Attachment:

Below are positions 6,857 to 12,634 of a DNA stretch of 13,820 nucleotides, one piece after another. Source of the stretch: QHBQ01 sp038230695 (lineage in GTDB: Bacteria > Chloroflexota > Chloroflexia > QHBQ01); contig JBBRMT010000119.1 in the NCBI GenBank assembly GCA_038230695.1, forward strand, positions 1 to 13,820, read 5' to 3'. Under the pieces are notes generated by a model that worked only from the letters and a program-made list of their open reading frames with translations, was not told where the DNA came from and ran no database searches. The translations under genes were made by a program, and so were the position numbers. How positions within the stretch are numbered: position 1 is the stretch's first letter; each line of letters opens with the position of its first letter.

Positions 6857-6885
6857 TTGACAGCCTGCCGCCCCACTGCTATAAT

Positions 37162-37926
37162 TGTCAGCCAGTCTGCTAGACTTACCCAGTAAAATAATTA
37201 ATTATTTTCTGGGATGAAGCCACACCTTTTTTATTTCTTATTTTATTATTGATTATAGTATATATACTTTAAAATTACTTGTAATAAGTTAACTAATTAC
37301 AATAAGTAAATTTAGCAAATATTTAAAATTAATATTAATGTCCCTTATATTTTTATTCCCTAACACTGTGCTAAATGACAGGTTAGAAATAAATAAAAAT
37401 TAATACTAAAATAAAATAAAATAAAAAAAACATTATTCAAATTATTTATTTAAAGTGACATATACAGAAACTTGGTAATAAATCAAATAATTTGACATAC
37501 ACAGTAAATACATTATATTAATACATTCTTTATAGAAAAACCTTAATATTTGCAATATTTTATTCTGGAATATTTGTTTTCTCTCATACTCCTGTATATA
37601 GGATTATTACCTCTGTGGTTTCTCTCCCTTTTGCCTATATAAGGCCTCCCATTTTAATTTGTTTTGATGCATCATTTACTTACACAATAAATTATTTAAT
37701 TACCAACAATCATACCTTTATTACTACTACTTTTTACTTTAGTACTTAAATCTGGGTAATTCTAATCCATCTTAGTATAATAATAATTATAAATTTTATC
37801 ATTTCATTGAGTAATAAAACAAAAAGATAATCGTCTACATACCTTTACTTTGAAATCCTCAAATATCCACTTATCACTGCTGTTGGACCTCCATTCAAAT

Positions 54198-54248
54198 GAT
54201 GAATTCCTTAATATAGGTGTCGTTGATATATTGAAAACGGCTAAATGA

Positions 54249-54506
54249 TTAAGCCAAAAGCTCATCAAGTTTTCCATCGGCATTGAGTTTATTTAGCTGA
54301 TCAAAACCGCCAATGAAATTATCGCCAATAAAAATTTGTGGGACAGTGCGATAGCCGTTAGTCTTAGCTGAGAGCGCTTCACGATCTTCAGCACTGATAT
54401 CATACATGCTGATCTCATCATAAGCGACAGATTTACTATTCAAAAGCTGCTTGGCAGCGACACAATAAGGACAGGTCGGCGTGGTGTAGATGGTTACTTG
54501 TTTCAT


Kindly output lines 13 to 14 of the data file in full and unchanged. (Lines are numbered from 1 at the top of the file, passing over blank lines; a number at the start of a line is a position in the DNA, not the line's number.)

Positions 54198-54248
54198 GAT